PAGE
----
International nursing recruits go from strength to strength, says boss
Read the latest column from Hayley Flavell, director of nursing at Shrewsbury and Telford Hospital NHS Trust.
Congratulations to our latest cohort of international recruits for passing their exams, which means they can practise as qualified nurses.
All eight nurses from cohort one of the latest international recruitment project, passed their Objective Structured Clinical Exam (OSCE) and we are very proud to welcome them to work at the Trust.
Currently, we have over 500 international recruits that come from a wide range of countries, all with one goal – to serve our communities and provide our patients with high-quality care, dignity, and respect.
During a 16-week OSCE programme, cohorts learn and practise over 20 clinical skills to a very high standard. Once passed they begin their roles as nurses in both acute hospitals.
The International Nursing Team is currently supporting up to 60 nurses at various stages of OSCE preparation. These nurses will not only work for our Trust but also Robert Jones and Agnes Hunt Orthopaedic Hospital, Shropshire Community Health NHS Trust and Midlands Partnership Foundation Trust. Prior to taking OSCE they complete a clinical placement, giving them valuable time to get to know their teams, the Trust and how their clinical area is managed.
Volunteers play such a crucial role in our hospitals and I would like to thank them for all that they do.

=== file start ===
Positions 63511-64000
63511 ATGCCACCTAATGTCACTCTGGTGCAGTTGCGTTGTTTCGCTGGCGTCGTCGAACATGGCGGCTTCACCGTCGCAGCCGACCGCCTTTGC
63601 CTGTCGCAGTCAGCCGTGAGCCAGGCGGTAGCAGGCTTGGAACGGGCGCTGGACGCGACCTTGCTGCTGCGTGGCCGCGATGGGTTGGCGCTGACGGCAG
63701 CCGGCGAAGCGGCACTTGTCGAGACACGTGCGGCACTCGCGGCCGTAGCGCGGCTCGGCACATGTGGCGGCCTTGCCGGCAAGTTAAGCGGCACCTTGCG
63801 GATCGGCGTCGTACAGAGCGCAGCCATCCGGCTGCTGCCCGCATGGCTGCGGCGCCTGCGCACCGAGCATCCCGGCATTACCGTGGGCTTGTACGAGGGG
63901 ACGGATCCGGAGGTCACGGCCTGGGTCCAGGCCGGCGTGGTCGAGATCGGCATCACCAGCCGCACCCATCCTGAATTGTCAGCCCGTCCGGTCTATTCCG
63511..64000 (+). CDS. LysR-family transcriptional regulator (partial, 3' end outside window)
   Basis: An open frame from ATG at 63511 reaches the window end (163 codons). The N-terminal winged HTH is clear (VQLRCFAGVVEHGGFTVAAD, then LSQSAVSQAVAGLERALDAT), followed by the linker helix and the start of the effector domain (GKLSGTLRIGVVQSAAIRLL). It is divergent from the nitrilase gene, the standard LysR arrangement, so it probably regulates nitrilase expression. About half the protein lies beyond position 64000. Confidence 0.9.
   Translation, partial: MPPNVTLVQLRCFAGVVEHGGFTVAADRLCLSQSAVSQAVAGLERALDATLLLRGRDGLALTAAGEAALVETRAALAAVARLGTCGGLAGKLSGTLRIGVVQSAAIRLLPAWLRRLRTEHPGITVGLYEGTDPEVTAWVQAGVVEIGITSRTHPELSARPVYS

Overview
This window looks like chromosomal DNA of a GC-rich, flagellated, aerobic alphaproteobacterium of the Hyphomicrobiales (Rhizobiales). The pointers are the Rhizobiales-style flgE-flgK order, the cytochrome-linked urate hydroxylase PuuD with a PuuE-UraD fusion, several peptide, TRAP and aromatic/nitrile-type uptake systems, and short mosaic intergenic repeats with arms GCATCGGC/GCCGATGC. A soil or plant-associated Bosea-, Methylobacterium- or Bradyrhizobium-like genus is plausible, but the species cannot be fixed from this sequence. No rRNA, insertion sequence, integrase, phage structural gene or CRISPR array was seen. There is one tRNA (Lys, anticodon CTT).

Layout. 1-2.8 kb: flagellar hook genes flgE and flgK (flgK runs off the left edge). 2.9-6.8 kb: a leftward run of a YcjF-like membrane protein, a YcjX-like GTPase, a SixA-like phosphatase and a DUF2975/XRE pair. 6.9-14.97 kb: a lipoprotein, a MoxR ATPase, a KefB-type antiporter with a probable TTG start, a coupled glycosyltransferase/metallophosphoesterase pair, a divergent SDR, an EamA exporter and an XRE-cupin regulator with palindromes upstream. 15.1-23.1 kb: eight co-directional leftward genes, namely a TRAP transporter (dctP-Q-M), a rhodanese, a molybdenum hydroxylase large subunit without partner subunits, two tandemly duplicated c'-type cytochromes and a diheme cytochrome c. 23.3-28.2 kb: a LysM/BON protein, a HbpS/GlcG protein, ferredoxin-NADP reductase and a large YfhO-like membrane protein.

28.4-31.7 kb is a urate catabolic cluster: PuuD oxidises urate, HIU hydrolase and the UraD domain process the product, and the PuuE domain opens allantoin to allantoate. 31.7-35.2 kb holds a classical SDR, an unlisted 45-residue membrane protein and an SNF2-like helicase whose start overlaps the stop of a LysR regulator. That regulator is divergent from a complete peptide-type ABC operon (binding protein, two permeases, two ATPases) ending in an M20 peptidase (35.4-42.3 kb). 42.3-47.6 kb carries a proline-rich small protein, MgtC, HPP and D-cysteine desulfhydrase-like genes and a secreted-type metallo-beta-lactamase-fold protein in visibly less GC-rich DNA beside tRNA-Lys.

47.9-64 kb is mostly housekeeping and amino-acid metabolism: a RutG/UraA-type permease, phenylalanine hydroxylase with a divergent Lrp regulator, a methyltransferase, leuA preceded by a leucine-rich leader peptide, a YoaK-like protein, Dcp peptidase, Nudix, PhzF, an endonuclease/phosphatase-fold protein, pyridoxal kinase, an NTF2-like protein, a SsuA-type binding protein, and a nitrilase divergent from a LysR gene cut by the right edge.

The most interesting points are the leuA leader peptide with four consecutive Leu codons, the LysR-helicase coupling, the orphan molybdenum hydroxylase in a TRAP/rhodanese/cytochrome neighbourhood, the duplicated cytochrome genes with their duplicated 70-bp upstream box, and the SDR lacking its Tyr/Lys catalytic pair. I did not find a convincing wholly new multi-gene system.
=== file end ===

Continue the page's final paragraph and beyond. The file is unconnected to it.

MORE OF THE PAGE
They make such a difference to our patients, their relatives and also my colleagues.
We are seeking volunteers to support capturing patient feedback whilst in hospital, in addition to befriending patients who would benefit from additional company whilst in hospital.
Some patients may be isolated from people important to them or they may have little contact with their community whilst in hospital, so a visit and a chat can help make someone’s day a little better.
Our volunteers will carry out short satisfaction surveys so we can analyse trends, celebrate achievements and fix problems.
If you think that you can help, you will need to be aged 16 or above; commit four hours or more a week for at least six months and complete recruitment checks and training
To read more and apply, please click here sath.nhs.uk/working-with-us/volunteering
Pete Checketts, an anaesthetics trainee currently working at Princess Royal Hospital in Telford, is planning to hike 85 miles in the spring for charity. He has already raised nearly £650 thanks to his colleagues.
He will be hiking for five to six days across the highest 20 Shropshire hills to raise funds for Doctors in Distress, a charity aimed at preventing suicide in healthcare workers.
Pete is aiming to raise awareness and funds for the charity. If you would like to support Pete his JustGiving page can be found here: justgiving.com/fundraising/shropshire20challenge